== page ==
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Rated: E · Short Story · Dark · #2116147
Added more to the short story i'm writing. Rough draft, trying to figure out where to go
His was a small house. But what it may have lacked in size it did not lack in comfort. He had seen to that, building the one room cabin himself as a young man, fresh out of the military. He remembered it as three long months of passionate toil, in the sun and the rain, and even after it was built he had spent much time fixing various odds and ends that he had missed. But that work was long done now, and he was an old man. The house had stood the test of time with him. It kept him cool in the heat of summer afternoons, and during blustery, cold winter nights like this, the house was a watertight refuge from the cold and the rain.
He picked up the dented coffee pot from the gas stove and turned down the flame. As he poured himself a fresh cup he watched the storm outside ravage the Vineyard coastline through the thick kitchen windows. He mused in the way that old men do when they have a cup of something worth drinking in their hands. He had always liked winter he decided. Even as a young man in the infantry, he liked winter, though he had learned there to hate the cold. He was a quiet, thoughtful man, and winter was a quiet, thoughtful season. Winter has a way of creating distance between people and things, of sharpening the silence between sounds. The snow falls, and with it comes a sort of welcome silence. The world turns quite, as if all of nature were turning inwards to reflect on itself.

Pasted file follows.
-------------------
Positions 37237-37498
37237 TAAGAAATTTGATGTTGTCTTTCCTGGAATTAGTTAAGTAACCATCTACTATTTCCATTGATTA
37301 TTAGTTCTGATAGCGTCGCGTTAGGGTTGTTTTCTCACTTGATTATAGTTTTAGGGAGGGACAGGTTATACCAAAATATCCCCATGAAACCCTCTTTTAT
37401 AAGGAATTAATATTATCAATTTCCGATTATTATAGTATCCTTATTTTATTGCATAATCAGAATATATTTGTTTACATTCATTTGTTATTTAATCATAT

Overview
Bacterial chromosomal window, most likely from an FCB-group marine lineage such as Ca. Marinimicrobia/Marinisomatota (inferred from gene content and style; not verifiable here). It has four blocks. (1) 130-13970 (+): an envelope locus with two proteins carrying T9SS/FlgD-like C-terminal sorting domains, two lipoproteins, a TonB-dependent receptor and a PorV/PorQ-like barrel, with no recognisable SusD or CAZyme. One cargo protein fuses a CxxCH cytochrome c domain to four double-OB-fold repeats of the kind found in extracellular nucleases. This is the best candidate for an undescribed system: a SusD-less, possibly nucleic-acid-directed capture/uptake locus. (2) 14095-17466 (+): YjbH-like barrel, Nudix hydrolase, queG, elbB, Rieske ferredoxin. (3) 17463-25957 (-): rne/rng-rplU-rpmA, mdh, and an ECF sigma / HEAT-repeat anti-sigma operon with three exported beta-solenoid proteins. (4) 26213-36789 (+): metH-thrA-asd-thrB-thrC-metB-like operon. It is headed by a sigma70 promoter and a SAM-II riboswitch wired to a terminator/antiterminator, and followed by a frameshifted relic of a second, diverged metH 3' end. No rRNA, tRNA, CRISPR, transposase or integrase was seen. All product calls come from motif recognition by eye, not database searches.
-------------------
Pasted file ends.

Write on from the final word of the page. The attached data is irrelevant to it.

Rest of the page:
Crossing the room he placed his cup next to one of two great armchairs in front of his fireplace. After placing another log into the crackling flames, he made his way back to it, easing himself into place and staring out the window overlooking the harbor, a good distance away down the small hill he lived on. It was a picturesque, though bleak, scene. Every boat was at its berth in the tiny harbor, lashed tight to any fixed object their captains could find. Violent gray waves smashed against the rocky jetty, spraying foam in all directions, and the whole of the small fishing village was shut tight against the driving sleet, chimneys fuming and shutters closed. He had lived alone with this view for some time now. He had had a wife once, but their marriage was short, lasting only long enough to produce a son, whom he had seen for three months in the summer every year. His son was a man now, and those three months had shortened steadily as time drew on, to a few short days usually around Christmas. But the old man didn't mind this. He knew his son was well, and that was all a father could ask for.